The percentage of dalits in Punjab is more than the percentage of Jat Sikhs, the dominant land-owning social group in the state. However, while the latter dominate the social, cultural and political landscape of the state, dalits as a group have had little political success. The Bahujan Samaj Party (BSP) vote share in the 2017 Assembly elections was a mere 1.5%. Divisions along religious lines (40% reporting themselves as Hindus, 60% Sikhs), and significant regional and inter-caste variations mean that a pan-Punjab political space for dalit politics has not come into being despite their numbers.
Another feature of the current Punjab politics is the weakness of the savarna (upper) caste Hindus as an electoral force. Muslim rule seriously weakened brahmanical caste hierarchy in Punjab. The erstwhile ‘upper’ castes got mainly confined to trading and urban professions. The emergence of Sikhism, which has its roots going back to the Bhakti movement, further affected social dominance of these castes. The British took special care to legally protect the Sikh peasantry from Hindu moneylenders, as the former, believed to be a ‘martial race’, formed an important source of recruitment to the colonial Indian Army.
Social reform movements, such as the Arya Samaj, became important vehicles for savarna Hindus to discard older, religion-based forms of prejudice and domination and move towards more urban-based, ‘modern’ lifestyles. On the other side, movements like Ad-Dharam/Ravidasia among sections of dalits led to them creating an autonomous cultural and social sphere for themselves.
The Partition of 1947 and the militant movement for Khalistan later, led to the dispersal of savarna Hindus to other parts of the country. Savarna caste Hindus of Punjab remain economically prosperous, and have significant presence in professional strata, urban trading and state bureaucracy, but, as in some parts South India, they do not enjoy a corresponding influence in electoral politics. Hence, like anywhere else in India, the caste identity of Gandhi as a brahmin is noted by his supporters, but unlike in many parts of India, this identity does not get automatically associated with any form of existing politics. This opens up the space for recognition of the social work he has been doing.
These elections have come at the time of continuing agrarian crisis in Punjab’s economy, and a serious drug menace in society. In the 2017 Assembly elections, the incumbent SAD (Shiromani Akai Dal) government lost badly due to its failure to address these two issues. A promise from the Congress to alleviate the two helped it immensely. However, people’s belief in Amarinder Singh’s leadership has been seriously tested by his government’s failure on these two fronts in the past two years. The Narcotics, Drugs and Psychotropic Substances Act has criminalised drug use, and many users from poorer families are languishing in jails, while the business of drug mafias is flourishing as before.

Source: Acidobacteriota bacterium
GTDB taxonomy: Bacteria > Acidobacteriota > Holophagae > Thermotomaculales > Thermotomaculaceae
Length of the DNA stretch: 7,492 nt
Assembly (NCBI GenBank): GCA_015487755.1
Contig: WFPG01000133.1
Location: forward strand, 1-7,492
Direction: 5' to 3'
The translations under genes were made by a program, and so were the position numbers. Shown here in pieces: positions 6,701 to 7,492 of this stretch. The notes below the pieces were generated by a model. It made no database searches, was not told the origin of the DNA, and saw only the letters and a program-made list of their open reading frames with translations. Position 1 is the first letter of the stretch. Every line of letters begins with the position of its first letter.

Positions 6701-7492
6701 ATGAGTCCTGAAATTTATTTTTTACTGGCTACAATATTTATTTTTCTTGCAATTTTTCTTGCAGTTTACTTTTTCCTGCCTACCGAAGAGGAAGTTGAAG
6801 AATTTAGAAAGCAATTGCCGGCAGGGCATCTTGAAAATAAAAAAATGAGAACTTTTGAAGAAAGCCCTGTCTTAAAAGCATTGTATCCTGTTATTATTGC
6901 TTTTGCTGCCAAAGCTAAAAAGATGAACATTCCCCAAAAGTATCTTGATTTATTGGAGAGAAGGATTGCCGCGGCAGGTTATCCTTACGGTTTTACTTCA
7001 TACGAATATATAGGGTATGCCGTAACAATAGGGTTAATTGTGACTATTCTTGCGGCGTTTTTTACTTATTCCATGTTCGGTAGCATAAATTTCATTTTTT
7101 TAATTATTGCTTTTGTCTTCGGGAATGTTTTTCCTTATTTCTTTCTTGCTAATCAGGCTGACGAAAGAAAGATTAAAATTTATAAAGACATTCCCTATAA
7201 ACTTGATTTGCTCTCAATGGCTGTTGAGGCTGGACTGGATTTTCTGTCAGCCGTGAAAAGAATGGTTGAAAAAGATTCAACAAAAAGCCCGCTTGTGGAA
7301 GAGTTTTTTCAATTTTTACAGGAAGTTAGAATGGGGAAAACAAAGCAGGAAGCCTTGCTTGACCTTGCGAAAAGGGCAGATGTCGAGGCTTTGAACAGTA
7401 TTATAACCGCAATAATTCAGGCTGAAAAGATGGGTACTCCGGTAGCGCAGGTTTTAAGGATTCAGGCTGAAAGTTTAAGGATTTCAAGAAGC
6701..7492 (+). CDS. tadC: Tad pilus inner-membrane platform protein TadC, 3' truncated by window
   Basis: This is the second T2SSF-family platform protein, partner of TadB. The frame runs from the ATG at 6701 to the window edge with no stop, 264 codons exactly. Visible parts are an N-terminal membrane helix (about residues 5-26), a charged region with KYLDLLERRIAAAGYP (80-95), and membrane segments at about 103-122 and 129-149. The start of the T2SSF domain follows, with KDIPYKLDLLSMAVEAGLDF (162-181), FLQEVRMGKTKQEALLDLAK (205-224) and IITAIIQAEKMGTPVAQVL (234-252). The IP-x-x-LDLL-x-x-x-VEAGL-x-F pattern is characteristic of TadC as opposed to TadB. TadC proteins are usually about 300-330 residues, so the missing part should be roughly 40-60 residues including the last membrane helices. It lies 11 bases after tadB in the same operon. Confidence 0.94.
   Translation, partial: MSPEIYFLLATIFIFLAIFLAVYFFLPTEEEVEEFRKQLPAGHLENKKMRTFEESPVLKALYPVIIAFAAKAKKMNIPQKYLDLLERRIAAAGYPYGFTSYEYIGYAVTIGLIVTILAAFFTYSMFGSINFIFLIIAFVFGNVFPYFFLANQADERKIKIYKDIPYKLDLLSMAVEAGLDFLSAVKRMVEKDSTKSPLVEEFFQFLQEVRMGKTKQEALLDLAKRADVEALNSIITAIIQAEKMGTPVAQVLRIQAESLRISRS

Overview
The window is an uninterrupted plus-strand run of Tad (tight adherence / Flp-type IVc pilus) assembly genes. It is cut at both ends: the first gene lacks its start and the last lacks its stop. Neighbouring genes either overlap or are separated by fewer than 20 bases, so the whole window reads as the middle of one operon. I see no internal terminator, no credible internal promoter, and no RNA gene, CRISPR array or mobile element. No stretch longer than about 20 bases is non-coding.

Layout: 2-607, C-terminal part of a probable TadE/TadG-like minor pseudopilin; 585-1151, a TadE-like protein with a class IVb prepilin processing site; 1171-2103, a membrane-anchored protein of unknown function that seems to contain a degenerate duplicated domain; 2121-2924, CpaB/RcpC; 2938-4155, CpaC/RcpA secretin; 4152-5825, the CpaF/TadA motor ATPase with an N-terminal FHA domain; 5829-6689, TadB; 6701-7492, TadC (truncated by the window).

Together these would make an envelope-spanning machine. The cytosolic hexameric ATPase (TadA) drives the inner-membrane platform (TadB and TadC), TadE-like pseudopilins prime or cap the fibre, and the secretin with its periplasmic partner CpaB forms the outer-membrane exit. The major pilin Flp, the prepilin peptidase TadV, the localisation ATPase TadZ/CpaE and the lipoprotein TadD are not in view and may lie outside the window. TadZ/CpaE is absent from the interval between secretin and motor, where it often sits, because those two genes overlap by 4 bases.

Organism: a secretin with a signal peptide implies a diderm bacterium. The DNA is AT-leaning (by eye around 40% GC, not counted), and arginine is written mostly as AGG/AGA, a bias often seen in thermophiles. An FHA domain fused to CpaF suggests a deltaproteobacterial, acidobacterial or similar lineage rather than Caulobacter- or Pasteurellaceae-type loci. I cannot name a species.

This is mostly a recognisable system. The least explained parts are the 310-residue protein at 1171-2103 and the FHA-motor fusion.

The other major political force in Punjab, the SAD, is imploding ever since its drubbing in the last Assembly polls, when it could win only in 15 out of 117 seats. The SAD is closely associated with the Shiromani Gurudwara Prabandhak Committee, the apex body that manages gurudwaras. It’s core support comes from richer sections of the Jat peasantry. The current leader of the party, Sukhbir Singh Badal, appears to have failed to attract other popular classes to this core, something his father had successively managed for many decades.
The (Narendra) Modi ‘phenomenon’, so overwhelmingly seen in other parts of the country is nearly absent in Punjab. The aggressive Hindutva of the Modi variety has few takers even among the Hindus of Punjab. In fact, surprisingly for a state that went through the trauma of Partition, there is little animosity towards Pakistan. For example, during the Pakistan cricket team’s match against India in the 2011 World Cup, Pakistani fans were warmly hosted by many citizens of Chandigarh and Mohali, a scenario difficult to imagine in other cities of India.